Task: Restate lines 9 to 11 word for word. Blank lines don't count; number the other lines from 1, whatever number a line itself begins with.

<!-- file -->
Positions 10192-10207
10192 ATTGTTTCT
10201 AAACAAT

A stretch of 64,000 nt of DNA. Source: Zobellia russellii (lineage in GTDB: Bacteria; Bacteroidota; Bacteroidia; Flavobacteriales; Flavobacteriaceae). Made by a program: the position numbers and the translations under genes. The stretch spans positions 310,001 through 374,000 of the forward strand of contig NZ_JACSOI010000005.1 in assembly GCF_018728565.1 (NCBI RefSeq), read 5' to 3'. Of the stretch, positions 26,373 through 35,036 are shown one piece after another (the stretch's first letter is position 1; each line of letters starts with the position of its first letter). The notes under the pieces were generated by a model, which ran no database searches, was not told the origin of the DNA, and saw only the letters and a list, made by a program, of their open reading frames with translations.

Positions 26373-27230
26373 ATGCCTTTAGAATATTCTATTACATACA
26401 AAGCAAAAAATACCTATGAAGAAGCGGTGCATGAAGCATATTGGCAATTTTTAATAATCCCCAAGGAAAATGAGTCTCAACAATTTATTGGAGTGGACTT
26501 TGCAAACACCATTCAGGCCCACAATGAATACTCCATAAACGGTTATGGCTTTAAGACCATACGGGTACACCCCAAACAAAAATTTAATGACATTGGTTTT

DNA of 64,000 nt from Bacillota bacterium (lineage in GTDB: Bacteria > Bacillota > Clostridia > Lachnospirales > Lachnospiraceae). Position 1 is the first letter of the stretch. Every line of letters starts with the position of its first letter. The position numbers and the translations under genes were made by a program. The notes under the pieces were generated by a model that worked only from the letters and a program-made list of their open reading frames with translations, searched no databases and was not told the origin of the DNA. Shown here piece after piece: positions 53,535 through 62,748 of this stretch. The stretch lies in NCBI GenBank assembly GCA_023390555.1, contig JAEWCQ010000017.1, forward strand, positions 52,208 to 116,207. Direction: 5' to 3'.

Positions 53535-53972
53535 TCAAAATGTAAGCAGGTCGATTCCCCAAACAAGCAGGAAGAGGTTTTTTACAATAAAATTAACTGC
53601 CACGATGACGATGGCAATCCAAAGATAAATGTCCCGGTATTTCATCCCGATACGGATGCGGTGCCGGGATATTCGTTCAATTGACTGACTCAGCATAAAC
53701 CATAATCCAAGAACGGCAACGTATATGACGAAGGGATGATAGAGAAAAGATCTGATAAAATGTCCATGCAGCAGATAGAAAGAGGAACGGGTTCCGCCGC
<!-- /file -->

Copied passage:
DNA of 64,000 nt from Bacillota bacterium (lineage in GTDB: Bacteria > Bacillota > Clostridia > Lachnospirales > Lachnospiraceae). Position 1 is the first letter of the stretch. Every line of letters starts with the position of its first letter. The position numbers and the translations under genes were made by a program. The notes under the pieces were generated by a model that worked only from the letters and a program-made list of their open reading frames with translations, searched no databases and was not told the origin of the DNA. Shown here piece after piece: positions 53,535 through 62,748 of this stretch. The stretch lies in NCBI GenBank assembly GCA_023390555.1, contig JAEWCQ010000017.1, forward strand, positions 52,208 to 116,207. Direction: 5' to 3'.

Positions 53535-53972
53535 TCAAAATGTAAGCAGGTCGATTCCCCAAACAAGCAGGAAGAGGTTTTTTACAATAAAATTAACTGC